The authors of this article argue that, despite increasing attention to creative cities and cultural planning, “knowledge about what works at various urban and regional scales is sorely lacking”. The authors highlight the relative lack of research “evaluating the efficacy of specific cultural strategies” designed to improve local cultural development.
The report is based on four large-scale surveys of Canadians, Americans, and overseas visitors to Ontario, including basic information about travel (data from 2010) as well as travel motivations (2006). One of the key findings of the report is that the 9.5 million overnight cultural tourists have a substantial economic impact on Ontario’s Gross Domestic Product ($3.7 billion). This economic impact generated about 68,000 jobs and $1.7 billion in taxes for all levels of government.
Based on a survey of 1,244 American adults, this research article finds that there is “significant association between cultural activities and self-reported health (SRH)”, even controlling for demographic factors.
Based on Statistics Canada’s General Social Survey of 2010, an in-depth telephone survey of about 7,500 Canadians 15 years of age or older, this report examines the connections between cultural activities and eight social indicators. A key finding of the report is that participants in 18 cultural activities have significantly better results than non-participants for 101 out of 144 cross-tabulations with social indicators. Cultural participants have significantly worse results for only 10 of the cross-tabulations.
In addition to providing a profile of performing arts presenters and summarizing research into arts attendance in Canada, this report examines potential benefits of the arts, including impacts on the quality of life, well-being, social engagement, health, education, and communities.
Based on a survey of 1,001 Canadians 18 or older in June and July of 2012, this report examines Canadians’ attendance and personal involvement in the arts, culture, and heritage, as well as their perceptions regarding cultural activities and government support of culture.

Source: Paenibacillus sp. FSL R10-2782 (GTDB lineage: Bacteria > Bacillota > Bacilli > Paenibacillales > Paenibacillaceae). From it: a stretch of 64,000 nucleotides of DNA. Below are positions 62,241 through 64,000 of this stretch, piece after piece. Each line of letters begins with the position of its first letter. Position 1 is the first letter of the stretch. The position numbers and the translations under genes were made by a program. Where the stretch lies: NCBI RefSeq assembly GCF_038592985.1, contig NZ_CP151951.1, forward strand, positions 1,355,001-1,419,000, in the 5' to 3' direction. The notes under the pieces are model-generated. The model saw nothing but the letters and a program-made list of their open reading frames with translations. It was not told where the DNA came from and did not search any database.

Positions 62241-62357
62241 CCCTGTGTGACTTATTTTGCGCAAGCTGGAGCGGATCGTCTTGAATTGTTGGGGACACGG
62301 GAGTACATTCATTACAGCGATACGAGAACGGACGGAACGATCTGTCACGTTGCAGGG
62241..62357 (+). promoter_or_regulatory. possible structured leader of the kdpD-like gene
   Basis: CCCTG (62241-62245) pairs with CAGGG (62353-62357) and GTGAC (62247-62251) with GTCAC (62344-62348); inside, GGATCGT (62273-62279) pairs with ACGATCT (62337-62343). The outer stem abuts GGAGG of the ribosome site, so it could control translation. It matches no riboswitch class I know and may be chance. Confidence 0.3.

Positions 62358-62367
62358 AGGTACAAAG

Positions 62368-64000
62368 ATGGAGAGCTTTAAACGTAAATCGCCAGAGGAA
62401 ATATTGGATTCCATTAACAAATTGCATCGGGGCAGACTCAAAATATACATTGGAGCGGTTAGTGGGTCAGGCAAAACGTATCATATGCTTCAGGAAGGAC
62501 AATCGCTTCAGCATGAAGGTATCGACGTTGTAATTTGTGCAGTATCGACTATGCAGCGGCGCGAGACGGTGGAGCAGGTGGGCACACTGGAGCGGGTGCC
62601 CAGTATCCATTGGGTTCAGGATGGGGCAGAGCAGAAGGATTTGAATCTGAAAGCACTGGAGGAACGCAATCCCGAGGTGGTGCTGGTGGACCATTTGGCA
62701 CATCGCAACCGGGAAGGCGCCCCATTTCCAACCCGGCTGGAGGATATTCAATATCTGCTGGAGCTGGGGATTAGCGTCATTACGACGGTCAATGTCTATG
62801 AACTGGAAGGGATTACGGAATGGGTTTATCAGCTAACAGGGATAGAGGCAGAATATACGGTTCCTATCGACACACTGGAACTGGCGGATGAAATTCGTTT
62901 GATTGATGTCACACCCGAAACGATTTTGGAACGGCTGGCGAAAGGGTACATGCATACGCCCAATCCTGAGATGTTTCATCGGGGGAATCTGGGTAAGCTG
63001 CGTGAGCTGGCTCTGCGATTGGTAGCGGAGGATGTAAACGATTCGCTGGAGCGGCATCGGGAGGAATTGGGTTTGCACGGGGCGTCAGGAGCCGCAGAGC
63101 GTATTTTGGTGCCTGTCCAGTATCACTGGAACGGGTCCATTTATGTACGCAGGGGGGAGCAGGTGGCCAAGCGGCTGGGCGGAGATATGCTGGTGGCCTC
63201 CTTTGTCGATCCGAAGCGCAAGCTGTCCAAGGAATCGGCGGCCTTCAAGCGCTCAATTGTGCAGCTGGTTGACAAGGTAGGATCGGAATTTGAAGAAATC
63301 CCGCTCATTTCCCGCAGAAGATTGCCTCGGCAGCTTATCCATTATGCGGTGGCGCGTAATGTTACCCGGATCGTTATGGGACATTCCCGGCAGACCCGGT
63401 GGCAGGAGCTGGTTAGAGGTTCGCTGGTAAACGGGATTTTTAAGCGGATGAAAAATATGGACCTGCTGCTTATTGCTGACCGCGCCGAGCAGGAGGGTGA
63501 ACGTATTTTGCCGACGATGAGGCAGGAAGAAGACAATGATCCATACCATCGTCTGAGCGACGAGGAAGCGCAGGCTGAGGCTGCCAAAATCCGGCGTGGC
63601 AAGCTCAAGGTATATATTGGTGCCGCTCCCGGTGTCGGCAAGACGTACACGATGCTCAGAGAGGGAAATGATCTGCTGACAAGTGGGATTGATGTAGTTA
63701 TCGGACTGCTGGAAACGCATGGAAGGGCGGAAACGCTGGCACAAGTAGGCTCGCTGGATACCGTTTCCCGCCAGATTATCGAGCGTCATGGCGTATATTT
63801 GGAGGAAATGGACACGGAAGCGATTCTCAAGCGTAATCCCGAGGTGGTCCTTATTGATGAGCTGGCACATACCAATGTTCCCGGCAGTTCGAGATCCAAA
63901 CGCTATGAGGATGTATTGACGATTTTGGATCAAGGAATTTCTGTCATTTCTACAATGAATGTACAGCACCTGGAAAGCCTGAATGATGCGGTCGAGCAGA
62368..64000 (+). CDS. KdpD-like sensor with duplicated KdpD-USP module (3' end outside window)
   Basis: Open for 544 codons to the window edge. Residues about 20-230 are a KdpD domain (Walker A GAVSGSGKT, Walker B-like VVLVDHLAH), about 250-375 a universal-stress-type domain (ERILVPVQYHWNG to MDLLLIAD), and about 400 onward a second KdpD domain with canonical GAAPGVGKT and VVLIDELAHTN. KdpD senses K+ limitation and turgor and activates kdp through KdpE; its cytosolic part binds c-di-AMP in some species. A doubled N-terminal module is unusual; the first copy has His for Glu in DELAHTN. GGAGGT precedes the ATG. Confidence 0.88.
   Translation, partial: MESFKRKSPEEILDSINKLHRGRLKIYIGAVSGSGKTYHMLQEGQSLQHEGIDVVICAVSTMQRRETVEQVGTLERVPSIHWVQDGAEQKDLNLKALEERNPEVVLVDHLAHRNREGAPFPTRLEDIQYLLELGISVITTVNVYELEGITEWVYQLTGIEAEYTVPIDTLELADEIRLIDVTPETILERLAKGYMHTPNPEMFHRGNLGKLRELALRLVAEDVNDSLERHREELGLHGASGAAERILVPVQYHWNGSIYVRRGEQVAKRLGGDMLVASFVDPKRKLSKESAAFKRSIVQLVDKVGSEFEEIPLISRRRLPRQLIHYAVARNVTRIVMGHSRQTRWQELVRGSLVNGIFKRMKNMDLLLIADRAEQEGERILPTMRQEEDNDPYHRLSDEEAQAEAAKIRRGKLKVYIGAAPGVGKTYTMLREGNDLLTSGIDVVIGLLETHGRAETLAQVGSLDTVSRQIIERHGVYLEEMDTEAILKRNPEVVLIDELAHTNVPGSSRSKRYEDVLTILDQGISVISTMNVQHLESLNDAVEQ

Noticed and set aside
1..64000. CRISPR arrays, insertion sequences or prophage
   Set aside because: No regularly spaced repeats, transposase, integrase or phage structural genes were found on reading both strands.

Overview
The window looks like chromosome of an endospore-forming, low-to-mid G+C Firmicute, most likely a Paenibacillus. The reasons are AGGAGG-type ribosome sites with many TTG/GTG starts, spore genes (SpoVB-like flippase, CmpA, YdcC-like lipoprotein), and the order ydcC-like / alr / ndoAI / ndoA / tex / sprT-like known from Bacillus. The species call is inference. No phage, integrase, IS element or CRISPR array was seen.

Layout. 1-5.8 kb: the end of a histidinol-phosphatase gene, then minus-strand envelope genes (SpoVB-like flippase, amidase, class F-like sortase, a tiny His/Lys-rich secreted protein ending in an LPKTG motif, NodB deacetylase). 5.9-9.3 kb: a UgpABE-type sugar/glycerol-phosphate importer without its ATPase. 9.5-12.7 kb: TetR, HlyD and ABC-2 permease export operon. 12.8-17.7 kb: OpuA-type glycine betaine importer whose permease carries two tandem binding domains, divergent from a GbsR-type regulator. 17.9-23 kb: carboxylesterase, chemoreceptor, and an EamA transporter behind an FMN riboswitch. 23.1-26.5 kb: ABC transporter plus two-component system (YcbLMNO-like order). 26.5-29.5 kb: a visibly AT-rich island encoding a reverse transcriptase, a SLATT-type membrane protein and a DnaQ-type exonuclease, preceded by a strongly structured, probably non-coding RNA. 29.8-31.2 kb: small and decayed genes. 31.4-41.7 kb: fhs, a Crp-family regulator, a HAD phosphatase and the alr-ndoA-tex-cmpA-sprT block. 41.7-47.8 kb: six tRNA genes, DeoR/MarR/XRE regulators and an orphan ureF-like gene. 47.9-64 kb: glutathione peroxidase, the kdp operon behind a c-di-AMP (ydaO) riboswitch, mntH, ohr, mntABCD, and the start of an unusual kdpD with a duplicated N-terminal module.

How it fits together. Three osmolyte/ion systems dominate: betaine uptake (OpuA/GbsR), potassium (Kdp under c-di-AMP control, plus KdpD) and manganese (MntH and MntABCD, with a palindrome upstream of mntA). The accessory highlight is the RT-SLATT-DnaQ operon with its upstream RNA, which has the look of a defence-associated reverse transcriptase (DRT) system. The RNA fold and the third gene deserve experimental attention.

Based on a literature review, a review of four organizations' mandates, direct observation, and semi-structured interviews, this study examines how socially-engaged visual arts organizations in the United Kingdom "bring about change in individuals and communities". The report argues that socially-engaged visual arts organizations, with strong social or civic missions, coherent philosophies of engagement, and clarity of purpose, have "a key role to play in placing the arts at the centre of civil society."
Based on four longitudinal datasets, this American report examines the association between in-depth arts engagement and academic or civic outcomes for at-risk youth. The report notes that high-arts students fare at least as well as low-arts students on almost all indicators of academic achievement and civic engagement, and significantly better than low-arts students on a number of indicators.
Based on a telephone survey of 1,000 New Brunswickers, this report examines their arts participation activities and attitudes. The report found that 96% of "New Brunswickers participate in the arts at least once a year", including reading books (86%), attending concerts or live music events (62%), going to plays (55%), visiting art galleries (37%), attending an arts festival (28%) and going to dance performances (26%). The report indicates that the typical margin of error of the survey results is 3.1 percentage points, 19 times out of 20.